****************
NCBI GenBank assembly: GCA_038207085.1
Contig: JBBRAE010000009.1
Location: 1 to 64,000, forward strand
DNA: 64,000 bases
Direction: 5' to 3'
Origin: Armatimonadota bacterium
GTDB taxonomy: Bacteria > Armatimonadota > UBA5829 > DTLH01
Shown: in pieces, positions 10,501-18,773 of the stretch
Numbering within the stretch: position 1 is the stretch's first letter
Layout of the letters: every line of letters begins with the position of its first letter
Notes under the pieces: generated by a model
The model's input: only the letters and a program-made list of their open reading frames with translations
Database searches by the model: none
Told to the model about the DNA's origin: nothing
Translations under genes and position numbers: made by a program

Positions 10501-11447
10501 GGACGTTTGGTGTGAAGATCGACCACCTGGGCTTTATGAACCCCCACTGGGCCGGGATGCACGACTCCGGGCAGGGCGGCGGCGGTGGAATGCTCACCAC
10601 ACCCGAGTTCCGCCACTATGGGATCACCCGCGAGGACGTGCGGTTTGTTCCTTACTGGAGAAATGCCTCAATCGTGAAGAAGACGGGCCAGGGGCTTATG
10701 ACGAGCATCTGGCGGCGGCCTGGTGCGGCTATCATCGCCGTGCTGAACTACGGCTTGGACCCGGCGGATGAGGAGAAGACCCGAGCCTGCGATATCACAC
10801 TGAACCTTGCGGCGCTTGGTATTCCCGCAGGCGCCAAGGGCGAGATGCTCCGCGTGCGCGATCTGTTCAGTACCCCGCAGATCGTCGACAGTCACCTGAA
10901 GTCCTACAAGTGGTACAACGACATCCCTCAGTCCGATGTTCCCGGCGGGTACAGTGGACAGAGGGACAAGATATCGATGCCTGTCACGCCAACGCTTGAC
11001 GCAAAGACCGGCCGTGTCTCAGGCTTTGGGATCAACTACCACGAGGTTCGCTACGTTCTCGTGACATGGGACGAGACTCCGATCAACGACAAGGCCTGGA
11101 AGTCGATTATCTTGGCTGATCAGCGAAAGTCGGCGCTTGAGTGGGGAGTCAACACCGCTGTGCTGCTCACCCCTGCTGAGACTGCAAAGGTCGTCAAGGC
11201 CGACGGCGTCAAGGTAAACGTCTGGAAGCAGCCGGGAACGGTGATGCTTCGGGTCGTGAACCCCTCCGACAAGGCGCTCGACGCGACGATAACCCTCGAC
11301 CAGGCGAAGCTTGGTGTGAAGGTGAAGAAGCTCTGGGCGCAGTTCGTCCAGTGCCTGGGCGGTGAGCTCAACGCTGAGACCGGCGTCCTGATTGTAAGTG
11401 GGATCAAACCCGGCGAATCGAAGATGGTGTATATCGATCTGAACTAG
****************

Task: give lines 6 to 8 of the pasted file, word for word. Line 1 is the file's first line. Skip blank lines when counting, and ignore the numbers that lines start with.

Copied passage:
Origin: Armatimonadota bacterium
GTDB taxonomy: Bacteria > Armatimonadota > UBA5829 > DTLH01
Shown: in pieces, positions 10,501-18,773 of the stretch